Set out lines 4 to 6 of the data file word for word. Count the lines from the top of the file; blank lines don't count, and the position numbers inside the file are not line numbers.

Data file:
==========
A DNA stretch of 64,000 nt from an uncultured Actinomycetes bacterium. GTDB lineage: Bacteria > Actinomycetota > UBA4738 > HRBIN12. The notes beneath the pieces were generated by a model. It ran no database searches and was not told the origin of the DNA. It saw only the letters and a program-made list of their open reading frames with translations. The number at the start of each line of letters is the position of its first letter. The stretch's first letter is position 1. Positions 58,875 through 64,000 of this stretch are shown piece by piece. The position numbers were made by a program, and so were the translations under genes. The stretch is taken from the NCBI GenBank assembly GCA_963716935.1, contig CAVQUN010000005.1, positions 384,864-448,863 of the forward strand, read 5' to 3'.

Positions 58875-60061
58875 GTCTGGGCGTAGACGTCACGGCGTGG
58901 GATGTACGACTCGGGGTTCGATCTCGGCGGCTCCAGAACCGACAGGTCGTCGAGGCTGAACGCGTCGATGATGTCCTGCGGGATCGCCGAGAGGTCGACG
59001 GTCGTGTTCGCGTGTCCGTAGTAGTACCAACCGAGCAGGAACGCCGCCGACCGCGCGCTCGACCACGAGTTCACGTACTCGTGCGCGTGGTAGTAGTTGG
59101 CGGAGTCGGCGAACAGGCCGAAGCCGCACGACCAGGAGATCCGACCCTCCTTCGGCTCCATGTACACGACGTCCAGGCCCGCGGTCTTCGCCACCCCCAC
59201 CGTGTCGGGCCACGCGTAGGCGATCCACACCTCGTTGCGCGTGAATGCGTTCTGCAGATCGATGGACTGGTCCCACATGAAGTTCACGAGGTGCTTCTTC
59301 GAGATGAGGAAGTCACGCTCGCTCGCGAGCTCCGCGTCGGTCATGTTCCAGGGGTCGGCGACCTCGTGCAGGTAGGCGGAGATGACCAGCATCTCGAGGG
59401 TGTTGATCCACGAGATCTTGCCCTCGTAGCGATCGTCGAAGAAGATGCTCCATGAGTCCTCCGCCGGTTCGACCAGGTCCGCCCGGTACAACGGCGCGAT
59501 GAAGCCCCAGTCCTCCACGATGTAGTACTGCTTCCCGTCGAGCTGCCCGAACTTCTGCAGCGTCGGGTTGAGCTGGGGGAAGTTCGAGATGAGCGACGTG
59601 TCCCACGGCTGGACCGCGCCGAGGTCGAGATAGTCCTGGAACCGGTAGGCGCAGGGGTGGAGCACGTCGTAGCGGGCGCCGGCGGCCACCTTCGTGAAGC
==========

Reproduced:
58901 GATGTACGACTCGGGGTTCGATCTCGGCGGCTCCAGAACCGACAGGTCGTCGAGGCTGAACGCGTCGATGATGTCCTGCGGGATCGCCGAGAGGTCGACG
59001 GTCGTGTTCGCGTGTCCGTAGTAGTACCAACCGAGCAGGAACGCCGCCGACCGCGCGCTCGACCACGAGTTCACGTACTCGTGCGCGTGGTAGTAGTTGG
59101 CGGAGTCGGCGAACAGGCCGAAGCCGCACGACCAGGAGATCCGACCCTCCTTCGGCTCCATGTACACGACGTCCAGGCCCGCGGTCTTCGCCACCCCCAC